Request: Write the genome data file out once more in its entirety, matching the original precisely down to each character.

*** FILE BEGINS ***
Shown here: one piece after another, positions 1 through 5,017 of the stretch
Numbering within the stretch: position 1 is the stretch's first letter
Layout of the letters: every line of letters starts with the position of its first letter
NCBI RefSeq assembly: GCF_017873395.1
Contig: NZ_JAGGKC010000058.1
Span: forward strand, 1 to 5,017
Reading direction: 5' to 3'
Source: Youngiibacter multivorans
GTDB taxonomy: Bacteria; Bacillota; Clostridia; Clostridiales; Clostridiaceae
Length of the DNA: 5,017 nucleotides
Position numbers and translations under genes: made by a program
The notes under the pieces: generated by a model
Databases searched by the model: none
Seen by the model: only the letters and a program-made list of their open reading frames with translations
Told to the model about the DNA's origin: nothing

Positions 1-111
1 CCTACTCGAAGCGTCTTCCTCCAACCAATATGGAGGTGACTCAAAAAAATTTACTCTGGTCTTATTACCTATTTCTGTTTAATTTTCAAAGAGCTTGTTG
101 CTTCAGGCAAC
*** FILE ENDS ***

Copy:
Shown here: one piece after another, positions 1 through 5,017 of the stretch
Numbering within the stretch: position 1 is the stretch's first letter
Layout of the letters: every line of letters starts with the position of its first letter
NCBI RefSeq assembly: GCF_017873395.1
Contig: NZ_JAGGKC010000058.1
Span: forward strand, 1 to 5,017
Reading direction: 5' to 3'
Source: Youngiibacter multivorans
GTDB taxonomy: Bacteria; Bacillota; Clostridia; Clostridiales; Clostridiaceae
Length of the DNA: 5,017 nucleotides
Position numbers and translations under genes: made by a program
The notes under the pieces: generated by a model
Databases searched by the model: none
Seen by the model: only the letters and a program-made list of their open reading frames with translations
Told to the model about the DNA's origin: nothing

Positions 1-111
1 CCTACTCGAAGCGTCTTCCTCCAACCAATATGGAGGTGACTCAAAAAAATTTACTCTGGTCTTATTACCTATTTCTGTTTAATTTTCAAAGAGCTTGTTG
101 CTTCAGGCAAC